GJ2 Arete Five-Star review

  • £2999
Double humbuckers are standard across GJ2 the range; black hardware is extra.

MusicRadar Verdict

Options galore make this a serious boutique contender for rock.


  • +

    The great neck; tonal versatility; the headstock inlay.


  • -

    Hefty price will make life hard as a new brand.

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With the launch of the GJ2 brand Grover Jackson has made his return to mainstream yet high-end guitar manufacture. In partnership with former Fender man Jon Gold, has produced a range of guitars that mirror his custom classics of yore for Charvel and Jackson - but with a twist or two.

The first two GJ2 guitars are from the Arete line: the name comes from an ancient Greek word that broadly translates into both 'excellence in all things' and 'courage in the face of adversity'. There are two price-points, Four-Star and Five-Star, and as befits Grover's Custom Shop heritage, just about every part of the spec can be altered and refined to a player's specific needs.

"The Five-Star's basswood gives a well-balanced modern rock tone; with a driving rock amp, the neck pickups retain breath, almost Slash-like."

All of the tonewoods, pickup configurations, finishes, livery and hardware options can be chosen from an extensive list and are priced accordingly. Completing the package is a hard case resplendent in bright blue vinyl, and lined with what resembles Pokémon fur.

Among other things, the basic spec of the Five-Star range includes two GJ2 -made humbuckers and chrome hardware. On our review guitar, the options consist of the reverse headstock, a central single-coil, Infinity neck inlays and black hardware.

One thing that's also part of the basic spec is the body material used here - basswood. As with the Four-Star, the construction sees a solid sandwich of three strips of the tonewood run from the tip of the headstock to the strap pin, giving a through-neck that's flanked by solid wings.

Pickups are manufactured by GJ2 at its HQ in Laguna Hills, California, and both the humbuckers and single-coils are based around Alnico V magnets with 18/20 low carbon steel pole-pieces on nickel silver baseplates. Although named Habanero, which suggests a hot and fiery performance, the voicing is intended to be of a more vintage flavour.

They're selected by a standard five-way and controlled by master volume and tone pots that are capped by custom-made knobs.

"If we can make it we will, rather than buy standard parts," comments Gold, and even the pickup surrounds and cavity plates are machined from billeted aluminium.

The reverse headstock has an ebony cap, in keeping with the use of that wood for the fingerboard. The 'board itself, with its ivoroid binding, sports eye-catching pearl Infinity inlays on this example - dots are part of the basic spec.

Hardware here includes a double-locking Original Floyd Rose vibrato system, although a hardtail is available too. Gold also informs us that a seven-string is in the works.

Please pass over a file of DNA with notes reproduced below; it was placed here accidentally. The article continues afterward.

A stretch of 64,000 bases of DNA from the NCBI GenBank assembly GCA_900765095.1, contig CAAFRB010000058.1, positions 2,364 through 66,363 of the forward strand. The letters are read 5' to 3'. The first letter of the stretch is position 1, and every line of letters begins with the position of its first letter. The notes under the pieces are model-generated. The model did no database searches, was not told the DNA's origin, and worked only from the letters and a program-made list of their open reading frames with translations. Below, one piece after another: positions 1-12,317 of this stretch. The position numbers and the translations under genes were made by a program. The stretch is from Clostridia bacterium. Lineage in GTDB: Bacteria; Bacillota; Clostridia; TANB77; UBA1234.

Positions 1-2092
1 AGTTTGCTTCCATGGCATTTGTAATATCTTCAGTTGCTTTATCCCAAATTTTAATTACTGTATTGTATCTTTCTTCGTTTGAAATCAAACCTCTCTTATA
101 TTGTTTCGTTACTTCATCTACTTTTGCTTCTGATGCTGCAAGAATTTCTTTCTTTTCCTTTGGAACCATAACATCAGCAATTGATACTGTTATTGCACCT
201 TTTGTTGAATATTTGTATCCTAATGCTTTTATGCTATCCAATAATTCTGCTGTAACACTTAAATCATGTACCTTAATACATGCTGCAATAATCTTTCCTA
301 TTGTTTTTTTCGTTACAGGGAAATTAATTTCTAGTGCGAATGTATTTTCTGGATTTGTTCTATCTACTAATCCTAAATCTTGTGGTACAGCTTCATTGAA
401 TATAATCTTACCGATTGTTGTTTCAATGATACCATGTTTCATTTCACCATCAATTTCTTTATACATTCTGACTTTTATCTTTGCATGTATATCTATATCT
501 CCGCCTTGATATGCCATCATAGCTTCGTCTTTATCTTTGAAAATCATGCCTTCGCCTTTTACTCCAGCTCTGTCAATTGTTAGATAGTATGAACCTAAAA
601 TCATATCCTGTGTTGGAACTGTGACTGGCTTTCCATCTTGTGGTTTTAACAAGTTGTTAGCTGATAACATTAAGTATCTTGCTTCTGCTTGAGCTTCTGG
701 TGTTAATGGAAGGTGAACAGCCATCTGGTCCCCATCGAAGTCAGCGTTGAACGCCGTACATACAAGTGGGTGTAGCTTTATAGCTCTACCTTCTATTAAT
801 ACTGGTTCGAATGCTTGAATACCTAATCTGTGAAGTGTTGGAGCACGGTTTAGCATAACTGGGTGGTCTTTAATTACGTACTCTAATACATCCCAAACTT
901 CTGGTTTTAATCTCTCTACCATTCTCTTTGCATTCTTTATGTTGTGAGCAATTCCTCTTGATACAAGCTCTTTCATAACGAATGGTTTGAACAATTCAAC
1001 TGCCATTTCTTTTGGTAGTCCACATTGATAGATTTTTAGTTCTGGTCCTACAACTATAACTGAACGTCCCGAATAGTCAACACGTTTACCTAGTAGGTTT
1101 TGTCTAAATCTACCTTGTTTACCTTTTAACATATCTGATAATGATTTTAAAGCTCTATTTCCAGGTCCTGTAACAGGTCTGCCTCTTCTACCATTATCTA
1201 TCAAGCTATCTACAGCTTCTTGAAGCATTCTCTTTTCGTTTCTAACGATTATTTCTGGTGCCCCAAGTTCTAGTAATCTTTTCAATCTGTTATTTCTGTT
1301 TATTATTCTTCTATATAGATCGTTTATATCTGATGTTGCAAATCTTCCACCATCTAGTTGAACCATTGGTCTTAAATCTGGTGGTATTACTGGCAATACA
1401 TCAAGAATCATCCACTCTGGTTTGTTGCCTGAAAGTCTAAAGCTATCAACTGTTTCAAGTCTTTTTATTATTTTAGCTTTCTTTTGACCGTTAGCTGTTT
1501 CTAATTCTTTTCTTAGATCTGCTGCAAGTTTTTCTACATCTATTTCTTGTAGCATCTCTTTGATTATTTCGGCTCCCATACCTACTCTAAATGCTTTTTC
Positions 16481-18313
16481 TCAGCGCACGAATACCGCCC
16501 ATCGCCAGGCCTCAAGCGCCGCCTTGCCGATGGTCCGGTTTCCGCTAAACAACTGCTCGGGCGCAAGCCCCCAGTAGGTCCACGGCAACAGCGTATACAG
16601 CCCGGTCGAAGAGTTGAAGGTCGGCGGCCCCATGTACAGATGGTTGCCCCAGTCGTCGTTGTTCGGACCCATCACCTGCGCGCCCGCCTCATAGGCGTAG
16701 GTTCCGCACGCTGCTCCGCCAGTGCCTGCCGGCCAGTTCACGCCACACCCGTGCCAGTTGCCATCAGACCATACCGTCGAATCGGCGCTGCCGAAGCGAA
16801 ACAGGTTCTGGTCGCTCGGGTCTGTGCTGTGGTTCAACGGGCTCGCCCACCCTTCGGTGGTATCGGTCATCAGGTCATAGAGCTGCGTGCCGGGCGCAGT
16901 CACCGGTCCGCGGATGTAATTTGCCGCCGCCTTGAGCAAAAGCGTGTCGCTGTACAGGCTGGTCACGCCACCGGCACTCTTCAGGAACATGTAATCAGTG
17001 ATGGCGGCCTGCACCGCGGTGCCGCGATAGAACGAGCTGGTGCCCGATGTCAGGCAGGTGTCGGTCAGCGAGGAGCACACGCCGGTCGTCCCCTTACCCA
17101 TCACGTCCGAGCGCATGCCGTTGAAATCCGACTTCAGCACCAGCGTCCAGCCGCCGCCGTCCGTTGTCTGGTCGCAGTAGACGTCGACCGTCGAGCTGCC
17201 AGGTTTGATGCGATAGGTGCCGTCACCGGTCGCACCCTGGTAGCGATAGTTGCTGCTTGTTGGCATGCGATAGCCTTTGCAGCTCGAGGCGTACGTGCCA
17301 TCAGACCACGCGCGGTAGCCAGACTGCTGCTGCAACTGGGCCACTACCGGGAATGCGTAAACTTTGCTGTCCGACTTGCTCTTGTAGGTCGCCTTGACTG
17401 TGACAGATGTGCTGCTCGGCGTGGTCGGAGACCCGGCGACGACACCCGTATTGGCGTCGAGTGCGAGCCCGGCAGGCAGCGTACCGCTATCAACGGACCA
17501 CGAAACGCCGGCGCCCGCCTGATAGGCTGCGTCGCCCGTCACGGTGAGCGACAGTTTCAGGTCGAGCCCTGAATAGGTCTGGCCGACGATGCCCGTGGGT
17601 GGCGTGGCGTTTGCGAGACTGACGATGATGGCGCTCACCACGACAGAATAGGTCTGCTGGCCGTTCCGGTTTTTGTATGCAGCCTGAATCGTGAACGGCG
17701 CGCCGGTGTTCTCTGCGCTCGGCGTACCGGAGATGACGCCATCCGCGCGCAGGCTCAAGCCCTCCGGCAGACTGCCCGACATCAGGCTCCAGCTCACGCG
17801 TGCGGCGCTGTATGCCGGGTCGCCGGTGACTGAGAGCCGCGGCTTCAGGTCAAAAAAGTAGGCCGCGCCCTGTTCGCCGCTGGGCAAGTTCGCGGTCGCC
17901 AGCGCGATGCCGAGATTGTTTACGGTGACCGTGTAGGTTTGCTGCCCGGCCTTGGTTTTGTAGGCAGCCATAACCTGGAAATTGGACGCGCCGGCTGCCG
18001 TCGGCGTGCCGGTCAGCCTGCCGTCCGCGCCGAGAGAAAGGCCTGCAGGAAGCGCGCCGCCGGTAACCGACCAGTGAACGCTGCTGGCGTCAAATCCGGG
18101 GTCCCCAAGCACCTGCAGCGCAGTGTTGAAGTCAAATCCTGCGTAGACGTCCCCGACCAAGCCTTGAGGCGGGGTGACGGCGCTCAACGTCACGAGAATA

Early Jackson guitars were well loved for their seemingly effortless playability and that's certainly the case here. The neck is mirror-smooth, finished in the same gloss black as the body - it's simply gorgeous to play.

With a wide feel and topped with a conical, 254-356mm (10-14-inch) radius, rock players are well served. Also notable is that where the more, shall we say, 'youth-orientated' brands now tend to go for waif-like necks, the GJ2s fill the palm more like old-school, grown-up rock necks.

There were tuning and set-up niggles out of the box; some perhaps down to transit and recent bonkers weather, and one down to a vibrato that's set up way too light. A quick string change and some tweaks solves all, just as any dealer would do.


The Five-Star's basswood gives a well-balanced modern rock tone; with a driving rock amp, the neck pickups retain breath, almost Slash-like (albeit without the ultimate Les Paul girth), while the bridge pickup gives more of a late-'80s and '90s rock tone in the vein of Vai and Gilbert.

The middle single-coil does increase versatility: a traditionally lighter, Strat-style tone whether used on its own or combined via the five-way switch with the humbuckers. If you're approaching this guitar from a heavy rock angle, you might be interested in hotter pickups.

It's great to see Grover Jackson making guitars again. His instruments will attract serious interest from players in the high-end, boutique rock guitar market, which is still a very healthy and active part of the guitar world. Whether they shout loudly enough to be heard over the noise made by Suhr, Tyler and Anderson - not to mention the higher echelons of Jackson, Charvel and Ibanez - remains the killer question.

At £2,999, the Five-Star is a very serious investment, flanked by equally serious competition: life is going to be tough for GJ2 at that price, in the UK at least. However, it definitely has its own identity and feel among rock guitars - reason enough to try one.

Simon Bradley is a guitar and especially rock guitar expert who worked for Guitarist magazine and has in the past contributed to world-leading music and guitar titles like MusicRadar (obviously), Guitarist, Guitar World and Louder. What he doesn't know about Brian May's playing and, especially, the Red Special, isn't worth knowing.